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Vancouver run shows support for Boston Marathon victims

By Al Campbell (Xinhua)

09:33, April 22, 2013

VANCOUVER, April 21 (Xinhua) -- In an event where the spirit of the Boston Marathon bombing victims weighed heavily, Kenya's Paul Kimugul won the Vancouver Sun Run Sunday, while Natasha Fraser successfully defended her women's crown.

With the 10-km run coming six days after the Boston bombings that killed three and injured more than 100, security was noticeably heightened for the Vancouver event but the race featuring more than 48,000 participants came off without incident.

Kimugul won the elite division in a time of 29:04 to earn the 3,000 Canadian dollar (2,924 U.S. dollars) winner's purse. American Ian Burrell (29:17) was second, while Kenyan Edwin Kaitany (29:37) was a distant third.

"After three K ... I see that I'm going to win this race," said Kimugul, a 33-year-old Nairobi native who specializes in half marathons. "Around four kilometers, it was a straight-on sprint all the way through."

Burrell, who finished third at last year's U.S. Half Marathon Championships, said he was pleased with his run, but added he couldn't keep up with Kimugul.

"I tried to go with him and tried to hold on as best as I could. Going up the bridge I ended up catching him, but he was just too strong on the downhills. I had to hold on for second."

The Arizona native said he was pleasantly surprised by the upbeat mood around the race following the Boston attacks.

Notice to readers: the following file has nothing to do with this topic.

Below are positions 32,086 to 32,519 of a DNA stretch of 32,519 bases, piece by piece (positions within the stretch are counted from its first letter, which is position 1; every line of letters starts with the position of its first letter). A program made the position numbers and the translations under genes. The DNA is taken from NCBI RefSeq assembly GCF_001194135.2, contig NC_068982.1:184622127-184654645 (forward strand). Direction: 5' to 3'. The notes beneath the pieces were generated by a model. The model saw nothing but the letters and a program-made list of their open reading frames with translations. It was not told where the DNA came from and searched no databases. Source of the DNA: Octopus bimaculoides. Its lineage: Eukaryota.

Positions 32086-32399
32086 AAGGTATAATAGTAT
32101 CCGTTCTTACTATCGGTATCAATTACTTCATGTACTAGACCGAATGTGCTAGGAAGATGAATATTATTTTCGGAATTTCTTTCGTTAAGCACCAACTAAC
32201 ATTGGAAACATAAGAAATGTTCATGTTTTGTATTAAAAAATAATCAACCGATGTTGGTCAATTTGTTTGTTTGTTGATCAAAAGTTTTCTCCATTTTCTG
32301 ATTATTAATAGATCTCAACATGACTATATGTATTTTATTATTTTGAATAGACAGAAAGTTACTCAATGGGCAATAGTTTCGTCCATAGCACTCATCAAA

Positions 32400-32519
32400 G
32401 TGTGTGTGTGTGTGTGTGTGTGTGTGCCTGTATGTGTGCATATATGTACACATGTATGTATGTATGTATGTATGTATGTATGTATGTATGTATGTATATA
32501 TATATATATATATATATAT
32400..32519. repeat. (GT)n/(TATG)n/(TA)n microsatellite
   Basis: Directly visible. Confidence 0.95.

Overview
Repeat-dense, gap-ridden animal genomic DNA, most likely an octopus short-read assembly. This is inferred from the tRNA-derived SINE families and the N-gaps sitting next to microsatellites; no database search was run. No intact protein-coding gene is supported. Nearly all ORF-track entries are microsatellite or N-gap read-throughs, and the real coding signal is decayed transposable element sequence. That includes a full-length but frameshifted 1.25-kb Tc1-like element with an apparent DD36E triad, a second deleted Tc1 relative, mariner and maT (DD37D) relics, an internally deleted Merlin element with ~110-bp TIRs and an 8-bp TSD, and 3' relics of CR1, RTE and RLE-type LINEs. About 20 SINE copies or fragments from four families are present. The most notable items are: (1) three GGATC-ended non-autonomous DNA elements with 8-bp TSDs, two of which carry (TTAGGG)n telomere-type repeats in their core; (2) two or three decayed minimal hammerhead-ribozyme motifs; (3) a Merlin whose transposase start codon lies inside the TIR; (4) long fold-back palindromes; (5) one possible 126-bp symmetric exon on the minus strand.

"It wasn't the somber atmosphere I was sort of expecting," Burrell said. "It was really amazing to see everyone coming out here and essentially saying that we're not going to let those events deter us from enjoying our lives and getting on with it. I thought it was really inspirational."

Fraser, who comes from Vancouver suburb city of Port Moody, bettered her 2012 winning time by 91 seconds to repeat as women's champion in 32:04. Fellow Canadians Lindsey Schert (33:01) and Lioudmila Kortchaguina (33:25) finished second and third respectively.

"It's much more exciting this year," Fraser said of her win. "I was so nervous that I raced on Friday night, a track race in California, so I was really nervous that I wouldn't have anything left in my legs."

Among those competing in the race was Hollywood actor Sean Astin. The 42-year-old American, an avid runner best known for playing Samwise Gamgee in the Lord of the Rings film trilogy, said the spirit of the bombing victims was evident in the Vancouver race as many of the participants wore blue and yellow, the colors of the Boston Marathon, in solidarity.

"All runners around the world were affected by it, it hurt our hearts," he said. "So this is a great way for me and 50,000 Canadians to acknowledge that and you know, celebrate what's great about the spirit of runners and the people of that city."

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